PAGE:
The stadium project consists of a new grand concourse, individual student entry and seating section, enclosed west end of the stadium, replacement of bleachers with individual seating, removal of the track, new press box, private loge and suite seating, lowering of the field by 4 ft, video and audio system, football offices, permanent seating in the east end zone, and new and improved amenities, concession stands and bathrooms throughout. Previous plans have called for open concourses allowing spectators to still view the action on the field while browsing the concession stands. The seating capacity was reduced from 72,500 to 70,138.[29] Despite the reduction in capacity, it is expected to be as loud as its predecessor; the metal roofs were retained.[30] Along with the Husky Stadium remodel, new parking garages were constructed and facilities throughout the athletic village were renovated.[31]

Seattle Seahawks[edit]

The first residency of the NFL's Seattle Seahawks at Husky Stadium was due to repairs to the interior ceiling of the Kingdome in the summer of 1994. The second residency (200001) was because of the demolition of the Kingdome in March 2000. The Seahawks' new stadium, Seahawks Stadium (now CenturyLink Field) would take over two years to complete, and was built in the Kingdome's footprint.

NFL exhibition games[edit]

Between 1955 and 1975, Husky Stadium hosted 12 NFL preseason games. The San Francisco 49ers played six times at the stadium, the most of any team. Other teams to make multiple appearances include the New York Giants, Los Angeles Rams, Cleveland Browns, and Chicago/St. Louis Cardinals.[32]

At one point after the 1970 NFL season, Ralph Wilson came very close to moving the Buffalo Bills from dilapidated War Memorial Stadium to Husky Stadium.[33] The threat of relocation prompted the developers in the Buffalo suburbs to construct Rich Stadium (later Ralph Wilson Stadium and now New Era Field), where the Bills have resided ever since.


  1. ^ "Sean Constantine out for 2016 season with broken ankle, plus a season-ticket update". Tacoma News Tribune. Retrieved September 12, 2016. 
  2. ^ a b "Build Large Earth-Fill Stadium by Sheerboard Method". Engineering News-Record. New York City: McGraw-Hill. 86 (8): 326–327. February 24, 1921. Retrieved September 19, 2013. 
  3. ^ Federal Reserve Bank of Minneapolis Community Development Project. "Consumer Price Index (estimate) 1800–". Federal Reserve Bank of Minneapolis. Retrieved January 2, 2017. 
  4. ^ a b Jude, Adam (August 24, 2013). "New, Improved Husky Stadium Ready to Shine". The Seattle Times. Retrieved September 1, 2013. 
  5. ^ "Husky Stadium Historic and Cultural Resources Report" (PDF). The Johnson Partnership. November 1, 2010. Retrieved December 2, 2012. 
  6. ^ a b University of Washington – Official Athletic Site: Facilities
  7. ^ Condotta, Bob (August 10, 2011). "Will tickets to new Husky Stadium cost a lot more?". The Seattle Times. 
  8. ^ "Seattle History: The first time Husky Stadium came down". Seattle Post-Intelligencer. December 22, 2011. Retrieved November 12, 2012. 
  9. ^ Washington-BYU Postgame Notes
  10. ^ "UW Regents Approve Plans for Husky Stadium Addition". Lewiston Morning Tribune. Associated Press. April 20, 1985. p. 2C.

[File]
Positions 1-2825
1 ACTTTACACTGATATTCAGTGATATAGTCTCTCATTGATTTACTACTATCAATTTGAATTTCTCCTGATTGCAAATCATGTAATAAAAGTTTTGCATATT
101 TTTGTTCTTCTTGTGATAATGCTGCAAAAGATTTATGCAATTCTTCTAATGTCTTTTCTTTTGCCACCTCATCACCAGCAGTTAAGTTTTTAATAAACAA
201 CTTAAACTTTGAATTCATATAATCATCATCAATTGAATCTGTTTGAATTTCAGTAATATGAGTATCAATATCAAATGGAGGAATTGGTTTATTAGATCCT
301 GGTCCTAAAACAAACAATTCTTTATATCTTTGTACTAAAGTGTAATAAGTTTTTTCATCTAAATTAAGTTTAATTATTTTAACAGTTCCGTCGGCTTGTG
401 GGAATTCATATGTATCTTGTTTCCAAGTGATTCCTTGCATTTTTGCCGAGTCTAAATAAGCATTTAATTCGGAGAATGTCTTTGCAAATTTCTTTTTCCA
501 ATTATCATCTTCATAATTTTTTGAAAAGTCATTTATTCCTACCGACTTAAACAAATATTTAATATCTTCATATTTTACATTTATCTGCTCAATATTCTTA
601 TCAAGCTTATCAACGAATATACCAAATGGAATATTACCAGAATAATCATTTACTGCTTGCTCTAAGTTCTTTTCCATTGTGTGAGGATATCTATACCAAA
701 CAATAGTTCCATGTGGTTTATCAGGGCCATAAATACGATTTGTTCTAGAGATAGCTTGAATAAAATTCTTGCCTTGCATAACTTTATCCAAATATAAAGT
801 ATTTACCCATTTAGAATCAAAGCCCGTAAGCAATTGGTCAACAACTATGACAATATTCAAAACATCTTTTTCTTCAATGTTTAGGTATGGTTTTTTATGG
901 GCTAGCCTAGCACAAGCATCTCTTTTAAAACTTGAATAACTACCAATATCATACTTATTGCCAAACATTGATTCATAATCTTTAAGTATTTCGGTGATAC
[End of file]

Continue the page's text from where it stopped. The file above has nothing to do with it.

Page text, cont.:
11. ^ HistoryLink Essay: Husky Stadium collapses on February 25, 1987
  12. ^ "Section of Husky Stadium Collapses". The Spokesman-Review. Spokane. February 26, 1987. p. A-1. 
  13. ^ "Husky Stadium Aging Not So Gracefully". Seattle Post-Intelligencer. [dead link]
  14. ^ "FieldTurf to be replaced". April 17, 2009. Retrieved September 8, 2009. 
  15. ^ "UW, Alaska Airlines agree to naming-rights deal for Husky Stadium's field". The Seattle Times. September 3, 2015. Retrieved October 17, 2015. 
  16. ^ a b "It's settled: Where The Wave first started". 2013-03-01. Retrieved 2016-09-21. 
  17. ^ Daven Hiskey (2014-07-15). "Who Invented the Sporting Wave?". Retrieved 2016-09-21. 
  18. ^ "Best and Brightest 2008 | University of Washington Recognition Award Recipients". Retrieved 2016-09-21. 
  19. ^ "Who started the wave?". San Diego Reader. 2002-08-29. Retrieved 2016-09-21. 
  20. ^ " Page 2 : Please, don't blame me for this". 1981-10-15. Retrieved 2016-09-21. 
  21. ^ Miller, Ted (August 11, 2011). "Getting to know the new Husky Stadium". ESPN. 
  22. ^ Husky Stadium listing at official Huskies athletic site
  23. ^ "Loudest College Football Stadium?". YouTube. Retrieved July 28, 2012. 
  24. ^ Tim Booth AP Sports Writer
  25. ^
  26. ^ a b Condotta, Bob (August 24, 2012). "New Husky Stadium: on time, on budget". The Seattle Times. 
  27. ^ Condotta, Bob (November 20, 2011). "Half of Husky Stadium's South Roof Comes Down". The Seattle Times. Retrieved November 20, 2011. 
  28. ^ Thiel, Art (August 10, 2011). "Thiel: UW Stadium Funding Near Goal Line". Sports Press Northwest. 
  29. ^ "Husky Stadium to debut after $280M renovation". USA Today. Associated Press. August 29, 2013. Retrieved September 1, 2013.
  30. ^ Gall, Braden Ranking the Pac-12's College Football Stadiums. Athlon Sports, 2013-06-13.
  31. ^ Condotta, Bob (December 1, 2006). "UW Athletic Director Unveils New Husky Stadium Drawings". The Seattle Times. 
  32. ^ McKillop, Andrew. "NFL Exhibition Games Played at Neutral Sites » Includes Non-League Away Games and/or Games Played at Non-League Stadiums". Retrieved August 31, 2013. 
  33. ^ "Memphis, Tampa express interest in Buffalo Bills". Spartanburg (SC) Herald. Associated Press. January 15, 1971. p. 14. 

Further reading[edit]

External links[edit]

Preceded by
The Kingdome
The Kingdome
Home of the Seattle Seahawks
First half of 1994
2000 – 2001
Succeeded by
The Kingdome
CenturyLink Field